The Convergence Assumption 2/20
When we assume that everyone is the same
we indulge the myth that there is no such thing as a gifted child. As the New York Times reports, California’s school reforms are built around this conceit explicitly. Everyone of common sense knows that this conceit is untrue. But if you find yourself ideologically compelled to profess belief in it (as many progressives are), you will also be required to profess belief in the blank-slate notion that, since everyone has equal natural talent at math, then any group-based statistical variations (say, between Asians and whites at Thomas Jefferson High School for Science and Technology in Virginia, for instance) must be rooted in discrimination or privilege (and so should not be accepted).
What I call the convergence assumption is the assumption that everyone is fundamentally the same, so that it is more natural to expect people to develop the same skills and adopt the same values than for divergence to persist. Miller is accusing progressives of holding the convergence assumption, but are any of us innocent of it? It might be that people tend to converge on the convergence assumption.
For example, when I recently wrote that progress comes from experimentation, evaluation, and evolution, I got pushback from a reader. He argued that the value systems of Hispanics and Africans are sufficiently different from Western values that the United States could lose its ability to maintain order while engaging in experiments. He claims that we have reached the point where we no longer seek to assimilate other cultures into our own, and we are in the process of watching our culture and institutions fade as a result.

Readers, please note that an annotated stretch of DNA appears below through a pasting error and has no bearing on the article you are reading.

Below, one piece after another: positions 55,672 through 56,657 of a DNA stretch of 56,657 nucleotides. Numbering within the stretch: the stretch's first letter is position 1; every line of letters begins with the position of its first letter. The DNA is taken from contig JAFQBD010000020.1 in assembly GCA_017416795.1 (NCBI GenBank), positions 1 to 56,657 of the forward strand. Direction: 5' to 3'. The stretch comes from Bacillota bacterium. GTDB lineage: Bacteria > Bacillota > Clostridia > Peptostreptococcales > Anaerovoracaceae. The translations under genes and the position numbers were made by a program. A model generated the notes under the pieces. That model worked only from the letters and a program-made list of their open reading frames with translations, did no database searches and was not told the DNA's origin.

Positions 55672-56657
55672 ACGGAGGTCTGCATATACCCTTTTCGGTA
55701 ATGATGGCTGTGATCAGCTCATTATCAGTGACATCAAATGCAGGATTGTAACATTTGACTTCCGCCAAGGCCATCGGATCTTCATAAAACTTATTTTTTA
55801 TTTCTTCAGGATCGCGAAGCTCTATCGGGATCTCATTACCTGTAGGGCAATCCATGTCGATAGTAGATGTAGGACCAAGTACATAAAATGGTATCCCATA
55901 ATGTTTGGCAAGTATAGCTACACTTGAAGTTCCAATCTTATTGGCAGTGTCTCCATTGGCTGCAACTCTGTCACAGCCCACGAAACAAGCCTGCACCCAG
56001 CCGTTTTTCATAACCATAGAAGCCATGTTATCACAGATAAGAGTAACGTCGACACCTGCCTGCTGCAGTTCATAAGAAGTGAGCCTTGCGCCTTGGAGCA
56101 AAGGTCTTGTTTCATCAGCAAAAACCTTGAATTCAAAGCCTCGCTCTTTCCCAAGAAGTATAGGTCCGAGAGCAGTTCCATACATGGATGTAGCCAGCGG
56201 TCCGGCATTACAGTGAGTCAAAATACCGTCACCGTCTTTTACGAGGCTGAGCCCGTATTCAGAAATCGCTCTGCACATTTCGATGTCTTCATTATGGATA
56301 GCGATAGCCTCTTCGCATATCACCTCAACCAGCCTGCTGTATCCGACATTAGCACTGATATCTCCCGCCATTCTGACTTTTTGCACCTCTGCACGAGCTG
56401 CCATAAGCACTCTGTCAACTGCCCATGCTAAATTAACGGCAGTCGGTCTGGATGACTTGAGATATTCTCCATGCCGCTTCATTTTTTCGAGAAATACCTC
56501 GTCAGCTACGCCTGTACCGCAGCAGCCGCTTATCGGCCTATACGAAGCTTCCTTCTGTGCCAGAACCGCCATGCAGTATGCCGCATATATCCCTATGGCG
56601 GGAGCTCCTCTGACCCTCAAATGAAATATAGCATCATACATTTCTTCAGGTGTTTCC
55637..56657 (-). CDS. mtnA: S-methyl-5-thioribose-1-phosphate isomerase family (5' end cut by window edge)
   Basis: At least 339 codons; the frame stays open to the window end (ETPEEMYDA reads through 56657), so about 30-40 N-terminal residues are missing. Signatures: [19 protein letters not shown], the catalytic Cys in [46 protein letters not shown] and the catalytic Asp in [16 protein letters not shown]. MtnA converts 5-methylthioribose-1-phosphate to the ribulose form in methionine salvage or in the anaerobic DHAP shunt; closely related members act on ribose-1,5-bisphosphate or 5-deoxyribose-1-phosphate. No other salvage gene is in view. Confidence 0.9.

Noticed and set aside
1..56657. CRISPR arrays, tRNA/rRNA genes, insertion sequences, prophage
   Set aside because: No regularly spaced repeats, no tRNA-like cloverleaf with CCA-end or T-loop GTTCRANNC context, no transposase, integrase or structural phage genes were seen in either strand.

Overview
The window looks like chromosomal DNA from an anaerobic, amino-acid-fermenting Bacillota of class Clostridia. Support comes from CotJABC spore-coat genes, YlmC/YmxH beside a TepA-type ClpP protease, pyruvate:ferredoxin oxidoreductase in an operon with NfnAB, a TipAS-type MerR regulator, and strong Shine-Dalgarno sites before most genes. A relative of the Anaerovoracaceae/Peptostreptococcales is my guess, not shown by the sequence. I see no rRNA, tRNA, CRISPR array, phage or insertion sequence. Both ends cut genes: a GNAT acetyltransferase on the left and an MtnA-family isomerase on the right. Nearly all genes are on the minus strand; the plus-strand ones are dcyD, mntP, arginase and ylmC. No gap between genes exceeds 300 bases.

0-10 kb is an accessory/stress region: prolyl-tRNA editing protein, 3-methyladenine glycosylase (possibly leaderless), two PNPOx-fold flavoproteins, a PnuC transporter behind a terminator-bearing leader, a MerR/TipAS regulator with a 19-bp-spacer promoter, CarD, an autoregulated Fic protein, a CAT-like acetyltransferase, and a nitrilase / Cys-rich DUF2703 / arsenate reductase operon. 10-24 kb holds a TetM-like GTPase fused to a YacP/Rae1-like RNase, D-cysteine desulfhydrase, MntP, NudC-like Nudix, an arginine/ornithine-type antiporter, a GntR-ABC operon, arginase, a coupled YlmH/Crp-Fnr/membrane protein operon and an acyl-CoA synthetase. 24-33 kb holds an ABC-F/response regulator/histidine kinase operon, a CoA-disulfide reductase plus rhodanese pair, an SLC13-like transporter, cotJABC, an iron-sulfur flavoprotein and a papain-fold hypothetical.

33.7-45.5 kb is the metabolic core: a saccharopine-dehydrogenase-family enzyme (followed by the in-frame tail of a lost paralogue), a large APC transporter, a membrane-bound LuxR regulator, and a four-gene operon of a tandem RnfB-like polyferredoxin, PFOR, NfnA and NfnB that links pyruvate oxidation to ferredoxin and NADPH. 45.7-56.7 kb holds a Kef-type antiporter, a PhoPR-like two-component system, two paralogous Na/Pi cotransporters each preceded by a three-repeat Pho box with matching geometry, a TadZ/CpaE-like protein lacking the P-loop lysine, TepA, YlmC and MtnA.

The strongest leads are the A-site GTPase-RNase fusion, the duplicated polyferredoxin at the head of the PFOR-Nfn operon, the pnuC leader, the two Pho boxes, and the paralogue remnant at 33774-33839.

Libertarians and progressives who support expanded immigration are implicitly making a convergence assumption. Libertarians assume that immigrants will converge on libertarian values. Progressives assume that immigrants will converge on progressive values. They cannot both be right.
Most elites in the West assumed that China would converge toward Western liberalism. This assumption does not seem to be holding up well.
When you take the convergence assumption to extremes, all differences that exist must be socially constructed. Men and women would be the same were it not for arbitrary social conventions. Different statistical outcomes for ethnic groups must be due to racism.
We are not all the same. This makes moral issues very complicated. When we acknowledge genetic and cultural differences, what is the meaning of equality? When should we suppress differences and when should we accommodate them?
I think that the great appeal of the convergence assumption is that it allows us to avoid the challenge and complexity posed by these problems. But avoiding complexity is not a good approach if the complexity is an important characteristic of the environment.
Progressive is to Conservative as "Irrationally Fair" is to "Rationally Unfair".
'Fair' in the group outcome parity sense, anyway. That is "Treating people differently, because people are different."
For 'fair' in the individualized deserts sense, Classically Liberal processes and systems are "Rationally Fair", "Treating people the same, despite their differences, when the differences are irrelevant." I.e., justice, 'colorblind', meritocratic, due process, fair play, equal opportunity, good sportsmanship, equal rights under rule of law, etc.
Human convergence is an additional assumption needed to pretend that irrationally fair policies are rational. But it's wrong.
The assumption that people will assimilate with respect to values is not akin to the assumption that there are no gifted children. That's an extremely farfetched analogy. Give me a kid from any ethnicity or even intelligence level, and with the right circumstances, you can raise him to be a Muslim, a Protestant, a communist, or an orthodox Jew. The same isn't true of making him a physicist. I would say that's rather obvious. What values you believe in is mostly determined by your cultural mileu. As long as the people to be assimilated are small in number relative to the culture they're being assimilated into, there's little change of retaining much of a distinct culture indefinitely.